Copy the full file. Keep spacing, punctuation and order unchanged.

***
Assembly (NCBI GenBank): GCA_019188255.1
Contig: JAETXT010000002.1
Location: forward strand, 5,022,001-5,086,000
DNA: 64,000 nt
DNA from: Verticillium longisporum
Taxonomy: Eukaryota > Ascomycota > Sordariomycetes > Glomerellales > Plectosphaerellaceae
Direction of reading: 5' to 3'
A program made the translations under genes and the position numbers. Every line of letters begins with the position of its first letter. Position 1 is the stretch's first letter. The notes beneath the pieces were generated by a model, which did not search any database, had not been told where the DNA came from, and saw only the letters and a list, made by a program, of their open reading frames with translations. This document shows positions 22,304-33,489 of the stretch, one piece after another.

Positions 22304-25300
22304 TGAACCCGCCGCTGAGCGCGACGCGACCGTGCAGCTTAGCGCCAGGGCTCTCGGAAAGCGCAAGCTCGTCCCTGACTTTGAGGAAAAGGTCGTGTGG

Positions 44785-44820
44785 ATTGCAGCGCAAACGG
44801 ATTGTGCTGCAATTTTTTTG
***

Assembly (NCBI GenBank): GCA_019188255.1
Contig: JAETXT010000002.1
Location: forward strand, 5,022,001-5,086,000
DNA: 64,000 nt
DNA from: Verticillium longisporum
Taxonomy: Eukaryota > Ascomycota > Sordariomycetes > Glomerellales > Plectosphaerellaceae
Direction of reading: 5' to 3'
A program made the translations under genes and the position numbers. Every line of letters begins with the position of its first letter. Position 1 is the stretch's first letter. The notes beneath the pieces were generated by a model, which did not search any database, had not been told where the DNA came from, and saw only the letters and a list, made by a program, of their open reading frames with translations. This document shows positions 22,304-33,489 of the stretch, one piece after another.

Positions 22304-25300
22304 TGAACCCGCCGCTGAGCGCGACGCGACCGTGCAGCTTAGCGCCAGGGCTCTCGGAAAGCGCAAGCTCGTCCCTGACTTTGAGGAAAAGGTCGTGTGG

Positions 44785-44820
44785 ATTGCAGCGCAAACGG
44801 ATTGTGCTGCAATTTTTTTG